To acquire wisdom, one must observe

Interviews with Brandeis University’s academic leadership: the Fine Arts department

The co-chairs of Brandeis University’s Fine Arts department, Professor Peter Kalb and Professor Susan Lichtman, sat down for an interview with The Brandeis Hoot to shed a little light on the department, its future and themselves. This interview is part of a series of interviews with the chairs of a plethora of different academic departments and programs at Brandeis.


Editor’s Note: This interview was recorded during the spring 2022 semester.


Why did you choose to come to Brandeis?


Professor Lichtman: I was a figurative painter, and so I think that’s why I was chosen, but I was the first woman who was hired to teach full-time in the Fine Arts department. This was back in 1980, when there was a push to bring women into art departments [everywhere]. Most of the art students were women, but most of the professors were men throughout the country. So I was the first woman hired and it was a great opportunity.


Professor Kalb: This job came up and it was the only job I applied to that year. I didn’t need it, I just wanted it because the Rose Art Museum was here and I knew that there were [enough] students majoring in art. So this was a place that fit what I wanted. I think that there was a moment of “this seems like the right place and I’m gonna try to choose it.” As Susan said, there are a bunch of other people who were trying to choose Brandeis, but ultimately Brandeis chose me. There was this sense of “here’s a place where people are gonna want to talk about art.” There’s a great museum and great colleagues. Everything worked out well.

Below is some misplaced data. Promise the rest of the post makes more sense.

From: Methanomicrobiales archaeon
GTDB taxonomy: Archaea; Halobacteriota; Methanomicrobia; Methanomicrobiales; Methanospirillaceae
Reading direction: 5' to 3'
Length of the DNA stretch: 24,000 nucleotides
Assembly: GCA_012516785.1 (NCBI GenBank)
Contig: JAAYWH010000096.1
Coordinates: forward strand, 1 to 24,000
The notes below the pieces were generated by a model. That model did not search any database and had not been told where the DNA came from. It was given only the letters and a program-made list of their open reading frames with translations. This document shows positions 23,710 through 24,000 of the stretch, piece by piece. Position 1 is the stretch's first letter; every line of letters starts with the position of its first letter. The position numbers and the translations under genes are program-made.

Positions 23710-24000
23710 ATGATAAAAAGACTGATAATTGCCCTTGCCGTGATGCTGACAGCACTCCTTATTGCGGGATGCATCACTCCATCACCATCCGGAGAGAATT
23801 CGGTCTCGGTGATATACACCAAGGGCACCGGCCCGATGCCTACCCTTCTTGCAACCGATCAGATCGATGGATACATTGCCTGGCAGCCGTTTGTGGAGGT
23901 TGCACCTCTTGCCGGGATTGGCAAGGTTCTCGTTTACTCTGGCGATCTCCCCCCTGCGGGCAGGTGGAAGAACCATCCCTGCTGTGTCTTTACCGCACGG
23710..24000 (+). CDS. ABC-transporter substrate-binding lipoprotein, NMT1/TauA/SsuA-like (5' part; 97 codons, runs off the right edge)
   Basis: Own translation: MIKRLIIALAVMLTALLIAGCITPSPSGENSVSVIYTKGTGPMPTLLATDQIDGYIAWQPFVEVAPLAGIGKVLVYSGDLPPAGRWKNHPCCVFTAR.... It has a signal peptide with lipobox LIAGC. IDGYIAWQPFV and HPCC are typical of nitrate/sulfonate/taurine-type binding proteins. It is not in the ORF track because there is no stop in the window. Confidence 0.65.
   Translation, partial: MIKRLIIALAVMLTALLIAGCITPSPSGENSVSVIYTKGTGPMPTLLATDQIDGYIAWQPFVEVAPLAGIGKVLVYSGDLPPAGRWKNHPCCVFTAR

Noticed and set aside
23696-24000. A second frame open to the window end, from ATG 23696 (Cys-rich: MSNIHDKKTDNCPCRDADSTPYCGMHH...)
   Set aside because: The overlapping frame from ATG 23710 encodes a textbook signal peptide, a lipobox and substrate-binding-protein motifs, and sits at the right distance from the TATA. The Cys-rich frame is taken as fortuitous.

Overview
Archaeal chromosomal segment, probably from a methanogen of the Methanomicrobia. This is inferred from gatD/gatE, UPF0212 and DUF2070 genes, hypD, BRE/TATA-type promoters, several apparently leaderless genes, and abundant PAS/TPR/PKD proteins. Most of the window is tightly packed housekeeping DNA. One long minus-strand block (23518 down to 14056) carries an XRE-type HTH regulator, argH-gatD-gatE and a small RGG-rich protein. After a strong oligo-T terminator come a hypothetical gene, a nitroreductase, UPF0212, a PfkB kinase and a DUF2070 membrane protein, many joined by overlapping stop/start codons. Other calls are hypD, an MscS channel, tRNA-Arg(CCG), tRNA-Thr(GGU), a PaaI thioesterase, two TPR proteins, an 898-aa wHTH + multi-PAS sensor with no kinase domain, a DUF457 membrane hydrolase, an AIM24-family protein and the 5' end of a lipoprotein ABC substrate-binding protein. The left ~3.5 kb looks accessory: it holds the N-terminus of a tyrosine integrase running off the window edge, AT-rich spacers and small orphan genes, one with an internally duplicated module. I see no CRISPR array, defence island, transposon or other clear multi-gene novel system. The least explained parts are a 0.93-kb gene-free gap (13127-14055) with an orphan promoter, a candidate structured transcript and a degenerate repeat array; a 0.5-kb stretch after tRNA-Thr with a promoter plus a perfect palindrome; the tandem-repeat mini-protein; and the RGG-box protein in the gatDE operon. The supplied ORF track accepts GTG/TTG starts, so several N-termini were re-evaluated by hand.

What do you think the benefits of having those studio art and art history combined into one department are?


Professor Kalb: From the faculty side it creates a sense that there’s a lot of people thinking about art in different ways. There are people making it, there are people studying it and there are people who know what paint does. For me as a modern and contemporary art [historian], I want to know how oil paintings work when I’m looking at an oil painting. I can tell my students [to talk] about paint and half of them can tell the rest of the class what’s going on with the paint. They can talk about conceptual art and what they’re trying to make and what it means. [The combination of studio art and art history] changes a classroom dynamic in a really great way. I think it’s good for our art history students to have the connection to studio art and vice-versa.


Professor Lichtman: You wouldn’t be a creative writer if you didn’t read. I just can’t imagine how anyone would be a good artist without knowing the history of art. So we require our [studio art] majors to take art history and we loosened up the requirements somewhat, but I honestly think the best deal is to be either a double major … or at least a studio major with a art history minor, because then you really have a great foundation to do creative work. There’s been some really nice partnerships between the two sides of the department.


How involved is the Fine Arts department in the Rose Art Museum?